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Join EDSO

Collateral Assignments

To see the full salary schedule, click here.

Deferred compensation program and tuition reimbursement also available

Compensation 

$3,614/mo - $ 4,392/mo

$20.85/hr - $25.34/hr

Sheriff's Tech I:

Sheriff's Tech II:

$3,984/mo - $4,844/mo

$22.99/hr - $27.95/hr

$4,082/mo - $4,962/mo

$23.55/hr - $28.63/hr

*Salaries recently increased for all three positions

Sheriff's Fiscal Tech:

Benefits

Life Insurance:

  • $20,000

Long Term Disability:

  • 66.67% of regular monthly earnings

Employee Assistance Program:

  • 5 free counseling sessions, child/eldercare assistance, financial services, legal services, identity theft recovery, and daily living services. 

Leave Allowances:

  • 11 regular holidays and 2 floating holidays/yr, 3.7 hours sick leave per pay period (two weeks), Vacation based on longevity up to 6.2 hours earned per pay period after 133 months.

Education:

  • Tuition reimbursement

Medical

Affordable Medical Coverage

  • County contributes 80% of the total plan premium

  • 3 Blue Shield PPOs and 2 Kaiser HMOs

  • Delta Dental PPO + Premier

  • VSP Choice Vision Plan

  • Basic Life Insurance $20,000

To see a full listing of the benefits for this position (Bargaining Unit GE), click here

Retirement

CalPERS Retirement

Tier 1 - Classic: 2% @ 55 (single highest year final compensation)

Tier 2 - Classic: 2% @ 60 (average 3-year final compensation)

Tier 3 - PEPRA: 2% @ 62 (average 3-year final compensation)

Sheriff's Technician

Sheriff's Technicians have the opportunity to serve their communities in a clerical capacity; following the Sheriff's Vision of Total Professionalism and providing law enforcement support to the Sheriff's Office and allied agencies. Sheriff's Technician work various assignments in all Divisions of the Sheriff's Office, including Records, booking support in both the South Lake Tahoe and Placerville custody facilities, Support Services and Patrol.

A fulfilling career in Law Enforcement

At EDSO, our Sheriff's Technicians are given the opportunity to participate in the law enforcement process. Sheriff's Techs work in a variety of positions all of which are integral in the administration of justice. You may perform clerical filings of crime reports, arrest warrants, and court orders. You may  be checking for criminal history using state and national databases or facilitating the intake and release of inmates from our jails. 

A variety of opportunities

Sheriff's Technicians are positioned throughout our organization. Although many are trained in law enforcement clerical work, there are many specialty assignments that come available. Some of our techs work in our Records Unit, Fleet Services, Support Services, Corrections facilities, Body Worn Camera Unit, Concealed Carry Weapons Unit, and more!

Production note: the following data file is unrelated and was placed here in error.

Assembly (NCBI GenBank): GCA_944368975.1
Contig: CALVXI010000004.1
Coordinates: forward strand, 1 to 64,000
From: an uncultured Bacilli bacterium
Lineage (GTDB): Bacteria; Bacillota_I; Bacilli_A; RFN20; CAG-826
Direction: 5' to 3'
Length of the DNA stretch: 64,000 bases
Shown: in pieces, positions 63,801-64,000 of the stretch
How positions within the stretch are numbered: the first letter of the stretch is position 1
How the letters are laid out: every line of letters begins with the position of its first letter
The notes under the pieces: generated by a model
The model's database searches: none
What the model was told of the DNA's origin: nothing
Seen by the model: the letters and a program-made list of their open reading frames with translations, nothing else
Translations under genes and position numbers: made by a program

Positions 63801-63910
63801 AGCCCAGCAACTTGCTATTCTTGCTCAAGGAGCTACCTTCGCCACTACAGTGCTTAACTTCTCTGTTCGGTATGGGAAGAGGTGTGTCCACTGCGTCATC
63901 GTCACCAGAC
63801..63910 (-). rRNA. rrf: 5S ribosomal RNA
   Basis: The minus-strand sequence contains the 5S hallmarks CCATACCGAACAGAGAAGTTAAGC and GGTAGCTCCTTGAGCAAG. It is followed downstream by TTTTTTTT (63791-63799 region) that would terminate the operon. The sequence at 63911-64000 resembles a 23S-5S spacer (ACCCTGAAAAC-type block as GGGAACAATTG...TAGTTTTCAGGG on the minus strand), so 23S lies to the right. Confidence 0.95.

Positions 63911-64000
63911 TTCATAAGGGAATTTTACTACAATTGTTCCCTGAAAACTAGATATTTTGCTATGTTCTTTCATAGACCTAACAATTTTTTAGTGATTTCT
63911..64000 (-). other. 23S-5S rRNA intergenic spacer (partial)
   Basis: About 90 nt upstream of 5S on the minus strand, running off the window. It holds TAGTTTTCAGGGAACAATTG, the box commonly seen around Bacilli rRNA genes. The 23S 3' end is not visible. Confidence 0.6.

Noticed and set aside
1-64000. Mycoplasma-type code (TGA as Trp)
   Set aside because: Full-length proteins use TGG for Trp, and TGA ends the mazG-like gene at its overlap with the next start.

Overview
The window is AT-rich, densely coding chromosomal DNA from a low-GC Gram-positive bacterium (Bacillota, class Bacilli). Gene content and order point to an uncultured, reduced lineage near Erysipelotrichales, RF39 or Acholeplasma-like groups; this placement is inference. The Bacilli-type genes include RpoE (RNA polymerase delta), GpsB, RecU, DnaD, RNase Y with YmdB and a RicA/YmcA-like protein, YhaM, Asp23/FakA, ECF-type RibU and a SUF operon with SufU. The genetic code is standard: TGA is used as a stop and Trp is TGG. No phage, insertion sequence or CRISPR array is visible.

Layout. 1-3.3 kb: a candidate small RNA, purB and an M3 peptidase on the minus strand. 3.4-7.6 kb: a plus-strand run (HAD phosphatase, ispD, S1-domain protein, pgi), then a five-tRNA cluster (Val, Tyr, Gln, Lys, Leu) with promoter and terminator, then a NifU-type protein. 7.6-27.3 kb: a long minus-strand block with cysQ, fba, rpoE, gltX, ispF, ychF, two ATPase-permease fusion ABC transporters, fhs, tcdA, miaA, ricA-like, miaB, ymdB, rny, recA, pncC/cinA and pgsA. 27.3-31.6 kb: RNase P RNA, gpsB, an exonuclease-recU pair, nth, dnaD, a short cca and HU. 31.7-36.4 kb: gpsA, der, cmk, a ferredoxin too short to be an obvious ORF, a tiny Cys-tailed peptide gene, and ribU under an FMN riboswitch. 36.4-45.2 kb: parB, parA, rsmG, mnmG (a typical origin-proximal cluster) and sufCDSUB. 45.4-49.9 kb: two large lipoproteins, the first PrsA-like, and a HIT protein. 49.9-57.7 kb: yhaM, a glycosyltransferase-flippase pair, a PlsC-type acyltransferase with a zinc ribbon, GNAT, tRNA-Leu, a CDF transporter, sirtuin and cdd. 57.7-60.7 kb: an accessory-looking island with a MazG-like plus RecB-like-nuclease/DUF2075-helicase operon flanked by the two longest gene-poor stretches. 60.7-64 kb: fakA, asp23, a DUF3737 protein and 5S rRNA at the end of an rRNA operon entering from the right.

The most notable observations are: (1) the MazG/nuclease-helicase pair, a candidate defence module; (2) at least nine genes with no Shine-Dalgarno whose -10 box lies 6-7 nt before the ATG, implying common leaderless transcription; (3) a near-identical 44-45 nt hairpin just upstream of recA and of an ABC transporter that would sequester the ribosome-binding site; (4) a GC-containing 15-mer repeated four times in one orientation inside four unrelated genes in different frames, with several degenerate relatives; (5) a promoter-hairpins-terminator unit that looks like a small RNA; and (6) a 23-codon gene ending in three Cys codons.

For Fiscal Tech:

Performs technical, complex and specialized accounting or financial office support work and assists with special projects as assigned in the Sheriff's department. Prepares worksheets for the annual departmental budget; assists in the administration of various budgets by reconciling accounts and preparing justifications. Recommends and implements financial recordkeeping, revenue tracking, and similar procedures and forms for the Sheriff's department. Reviews and reconciles varied reports, journals, budget, payroll or related fiscal or statistical data. Audits, verifies and reconciles various information, including source data as well as manual and computer-produced reports. Maintains varied subsidiary ledgers, auditing and reconciling reports and information and posting data as required, and more!

Minimum Requirements

  • Must be eligible to work in the U.S. 

  • No felony convictions

  • Not on probation. (Misdemeanors may be disqualifying depending on the quantity, type of violation, and the date of the violation)

  • Valid Driver License

  • U.S. high school graduate or GED recipient

  • Effective English oral and written communication skills

  • Successful completion of a comprehensive background investigation, Sheriff’s interview, and drug screening. To see the full list of requirements, view the job classifications by clicking here.

The Position

There are three types of Sheriff's Tech positions:

  1. Sheriff's Tech I: This is the entry level position. Under immediate supervision, you will learn and perform a variety of routine duties of clerical and technical duties. Complexity of work increases with competency.

  2. Sheriff's Tech II: This is the journey-level class for this position. Positions at the II-level are distinguished from the I-level by the performance of the full range of duties as assigned, working independently under less supervision than the I-level, and exercising judgment and initiative.

  3. Sheriff's Fiscal Tech: This is the highest technical level in the fiscal support series.  The work normally focuses on performing complex financial, accounting and/or statistical support work, and the direction or supervision of others in a project or day-to-day basis may be required. 

Job Definition